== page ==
The Pistons are bidding against themselves for Billups. On Tuesday, they could have told Miller to go ahead and seek your best offer. The best he would have come back with, most likely, would have been a $9 million per year starting salary with the Bucks. But the Pistons didn't do that. They made an offer that reflects both what he has done for the franchise the past five years and for what he means to the team going forward. Nothing about a five-year, $60 million offer is insulting. Nothing. And at the end of the day, Chauncey will happily sign it.

Not to split hairs, but a five-year, $60 million contract probably starts out at $9.75 million a year, with 10.5% raises each year (why 10.5%? Because it's the max allowed by the collective bargaining agreement), culminating in a $14.5 million fifth year. A five-year deal starting at $9 million with 10.5% raises each year culminates with a $13.4 million fifth year and is worth a total of $55.5 million.

So yeah, using McCosky's claim of a $60 million deal in place and his example of what Billups could get elsewhere, the Pistons would be chipping in an extra $4.5 million over the life of the contract. That's a nice chunk of change, but definitely not overwhelming. Just felt I should point that out, since "$4.5 million over the life of a contract" puts things into better perspective than talking about "a five-year deal that averages $12 million per" and "a $9 million starting salary with the Bucks," which makes it sound like you're comparing two very different scenarios, when they're actually quite close.

Why am I bothering to set all this straight? Perhaps because McCosky's closing thoughts rubbed me the wrong way:

In the old days, before ESPN, the internet and blogs, a reporter didn't have to rush to print every step of a contract negotiation. You laid out the parameters for both sides, you reported whatever propaganda each side wanted to spew and you waited for the final deal. We can't do that any more. Any blip of information, however preliminary or non-binding, has to be put out there immediately. So, you are going to have days like this, when a normal step of a negotiation process gets diced and sliced by various media outlets until you can't remember what the original piece of news was. The news is this -- the basic structure of a deal is in place for Billups to return to the Pistons for the next five years.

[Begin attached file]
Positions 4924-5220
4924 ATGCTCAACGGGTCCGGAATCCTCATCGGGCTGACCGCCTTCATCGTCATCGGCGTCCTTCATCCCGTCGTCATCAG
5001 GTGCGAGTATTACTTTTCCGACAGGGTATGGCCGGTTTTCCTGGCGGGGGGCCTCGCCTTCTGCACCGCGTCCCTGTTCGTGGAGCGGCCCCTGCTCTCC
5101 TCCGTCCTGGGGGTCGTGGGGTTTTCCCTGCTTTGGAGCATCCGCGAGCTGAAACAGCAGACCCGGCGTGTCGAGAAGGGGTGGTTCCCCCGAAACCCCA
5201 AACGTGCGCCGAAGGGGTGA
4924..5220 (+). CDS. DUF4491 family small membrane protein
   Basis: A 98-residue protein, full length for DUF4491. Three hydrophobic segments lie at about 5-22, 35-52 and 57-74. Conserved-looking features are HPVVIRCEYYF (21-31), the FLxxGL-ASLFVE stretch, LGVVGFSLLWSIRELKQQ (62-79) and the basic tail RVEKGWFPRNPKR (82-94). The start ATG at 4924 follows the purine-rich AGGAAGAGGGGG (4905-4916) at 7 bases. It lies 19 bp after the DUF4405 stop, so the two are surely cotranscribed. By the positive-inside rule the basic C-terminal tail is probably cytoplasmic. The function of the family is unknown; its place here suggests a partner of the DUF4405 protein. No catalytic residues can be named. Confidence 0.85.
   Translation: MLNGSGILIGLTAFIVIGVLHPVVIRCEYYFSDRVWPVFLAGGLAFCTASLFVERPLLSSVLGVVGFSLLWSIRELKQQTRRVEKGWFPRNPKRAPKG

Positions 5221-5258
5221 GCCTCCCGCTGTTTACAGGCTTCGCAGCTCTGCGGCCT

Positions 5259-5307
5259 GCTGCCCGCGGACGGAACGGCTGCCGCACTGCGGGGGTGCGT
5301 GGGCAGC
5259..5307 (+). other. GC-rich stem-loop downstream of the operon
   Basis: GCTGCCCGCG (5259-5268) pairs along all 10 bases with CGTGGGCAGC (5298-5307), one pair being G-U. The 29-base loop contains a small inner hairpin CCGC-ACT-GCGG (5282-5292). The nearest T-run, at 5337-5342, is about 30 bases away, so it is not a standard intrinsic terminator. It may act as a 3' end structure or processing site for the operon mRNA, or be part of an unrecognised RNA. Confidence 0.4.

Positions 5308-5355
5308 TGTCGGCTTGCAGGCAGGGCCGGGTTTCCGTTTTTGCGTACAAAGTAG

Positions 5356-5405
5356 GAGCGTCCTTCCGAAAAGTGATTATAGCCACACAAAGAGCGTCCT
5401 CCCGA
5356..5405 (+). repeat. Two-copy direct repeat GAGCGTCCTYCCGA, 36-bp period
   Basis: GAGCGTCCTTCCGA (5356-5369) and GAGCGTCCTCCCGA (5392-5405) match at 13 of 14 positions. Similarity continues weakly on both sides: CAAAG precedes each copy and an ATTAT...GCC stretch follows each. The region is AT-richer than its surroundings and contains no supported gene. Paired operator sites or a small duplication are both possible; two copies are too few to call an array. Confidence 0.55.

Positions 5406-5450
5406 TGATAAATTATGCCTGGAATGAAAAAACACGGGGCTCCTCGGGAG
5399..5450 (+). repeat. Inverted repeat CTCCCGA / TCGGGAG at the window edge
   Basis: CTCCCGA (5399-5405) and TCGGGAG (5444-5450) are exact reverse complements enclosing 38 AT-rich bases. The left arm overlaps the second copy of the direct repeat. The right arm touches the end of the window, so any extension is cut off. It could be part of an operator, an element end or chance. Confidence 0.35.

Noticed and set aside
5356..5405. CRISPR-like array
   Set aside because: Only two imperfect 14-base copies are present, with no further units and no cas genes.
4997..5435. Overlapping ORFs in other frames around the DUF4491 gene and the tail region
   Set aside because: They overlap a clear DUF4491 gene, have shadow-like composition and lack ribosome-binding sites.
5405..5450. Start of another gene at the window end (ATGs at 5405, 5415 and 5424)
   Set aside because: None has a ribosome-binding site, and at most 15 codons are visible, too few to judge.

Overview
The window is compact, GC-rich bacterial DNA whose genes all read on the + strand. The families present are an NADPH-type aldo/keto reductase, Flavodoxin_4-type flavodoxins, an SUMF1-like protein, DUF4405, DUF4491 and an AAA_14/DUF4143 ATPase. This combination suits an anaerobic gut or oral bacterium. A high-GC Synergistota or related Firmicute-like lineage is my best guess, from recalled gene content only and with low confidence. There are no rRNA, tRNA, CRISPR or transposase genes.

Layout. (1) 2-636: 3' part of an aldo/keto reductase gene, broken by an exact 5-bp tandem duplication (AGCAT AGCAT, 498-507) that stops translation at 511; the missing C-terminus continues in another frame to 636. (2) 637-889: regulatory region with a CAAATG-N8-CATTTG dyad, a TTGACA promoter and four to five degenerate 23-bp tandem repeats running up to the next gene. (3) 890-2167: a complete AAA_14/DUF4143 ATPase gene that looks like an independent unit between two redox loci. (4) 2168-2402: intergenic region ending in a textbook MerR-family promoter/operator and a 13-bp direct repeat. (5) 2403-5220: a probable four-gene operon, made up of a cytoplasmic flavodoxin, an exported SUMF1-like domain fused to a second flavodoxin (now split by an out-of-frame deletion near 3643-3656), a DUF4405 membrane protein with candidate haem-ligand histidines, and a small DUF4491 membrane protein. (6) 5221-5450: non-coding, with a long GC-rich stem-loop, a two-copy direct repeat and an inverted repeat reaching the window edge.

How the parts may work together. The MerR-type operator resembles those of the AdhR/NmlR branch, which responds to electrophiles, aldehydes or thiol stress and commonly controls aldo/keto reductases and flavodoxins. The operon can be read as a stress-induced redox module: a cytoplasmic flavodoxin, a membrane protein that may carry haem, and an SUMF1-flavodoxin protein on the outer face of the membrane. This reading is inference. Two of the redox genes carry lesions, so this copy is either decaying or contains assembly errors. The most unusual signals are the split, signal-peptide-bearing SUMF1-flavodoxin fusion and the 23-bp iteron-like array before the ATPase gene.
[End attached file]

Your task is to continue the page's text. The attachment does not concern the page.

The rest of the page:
I can understand McCosky's frustration with a never-ending news-cycle -- he began his career in another era and has had to learn how to do his job differently on the fly. But in this specific instance, I don't buy that the story had "to be put out there immediately." It seems that he was only one who had the inside scoop, so there really was no rush. Calling in to talk on WDFN and putting up a hastily written 50-word announcement on reeks of trying to be known as the guy who broke the story, not as the guy who got the story right. (And did he really throw "ESPN, the internet and blogs" under the bus and not talk radio? Of those, talk radio is usually the most irresponsible.)

Before saying a word to talk radio or putting up a bare-bones announcement online, why not place a call to Miller and invest another 45 minutes cobbling together a more informative article explaining that McCosky's anonymous source doesn't agree with what Chauncey's camp is willing to put on the record?

(Which, mind you, still hasn't been done, at least not with the version of the story presently online. Nowhere does McCosky reveal where he's getting his info. I'm assuming he has a source -- and judging by Miller's reaction, a source within the team -- not because he actually reveals as much but because I'm not willing to admit he simply has divine inspiration.)

Regardless of how this post might come across, I don't actually have anything against McCosky. In fact, I believe him, and I wouldn't be surprised if Miller is the one trying to spin things in an attempt to control the story and what his client hears. But lashing out at other media outlets for not blindly accepting his word and then blaming the internet for his burning desire to scoop the world? That just doesn't make sense.